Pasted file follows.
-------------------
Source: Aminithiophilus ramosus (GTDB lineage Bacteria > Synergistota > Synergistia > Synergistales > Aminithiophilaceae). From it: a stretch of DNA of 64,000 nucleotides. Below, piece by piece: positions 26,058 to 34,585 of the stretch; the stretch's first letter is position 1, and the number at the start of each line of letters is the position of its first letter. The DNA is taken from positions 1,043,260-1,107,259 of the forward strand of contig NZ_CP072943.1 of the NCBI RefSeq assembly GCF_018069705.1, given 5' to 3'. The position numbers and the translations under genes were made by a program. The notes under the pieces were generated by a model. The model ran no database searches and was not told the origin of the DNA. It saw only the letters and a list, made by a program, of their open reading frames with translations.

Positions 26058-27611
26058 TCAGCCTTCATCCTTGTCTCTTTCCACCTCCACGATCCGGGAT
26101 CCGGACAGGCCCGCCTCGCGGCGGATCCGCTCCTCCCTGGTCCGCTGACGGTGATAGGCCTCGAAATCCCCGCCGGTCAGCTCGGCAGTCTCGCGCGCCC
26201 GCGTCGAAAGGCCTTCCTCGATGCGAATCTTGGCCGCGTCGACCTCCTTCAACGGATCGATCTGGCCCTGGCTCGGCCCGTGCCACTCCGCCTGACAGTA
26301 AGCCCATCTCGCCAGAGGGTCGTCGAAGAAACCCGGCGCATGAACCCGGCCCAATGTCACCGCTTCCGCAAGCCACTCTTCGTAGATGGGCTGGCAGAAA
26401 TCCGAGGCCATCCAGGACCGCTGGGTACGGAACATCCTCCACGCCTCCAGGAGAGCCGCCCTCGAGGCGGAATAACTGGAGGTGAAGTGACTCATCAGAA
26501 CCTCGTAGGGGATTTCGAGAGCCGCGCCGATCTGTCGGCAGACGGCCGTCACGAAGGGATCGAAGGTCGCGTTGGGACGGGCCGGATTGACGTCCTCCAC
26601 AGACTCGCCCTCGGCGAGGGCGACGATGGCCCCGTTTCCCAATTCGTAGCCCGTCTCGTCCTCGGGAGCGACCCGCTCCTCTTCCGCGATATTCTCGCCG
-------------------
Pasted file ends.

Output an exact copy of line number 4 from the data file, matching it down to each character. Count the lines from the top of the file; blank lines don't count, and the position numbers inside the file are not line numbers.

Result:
26101 CCGGACAGGCCCGCCTCGCGGCGGATCCGCTCCTCCCTGGTCCGCTGACGGTGATAGGCCTCGAAATCCCCGCCGGTCAGCTCGGCAGTCTCGCGCGCCC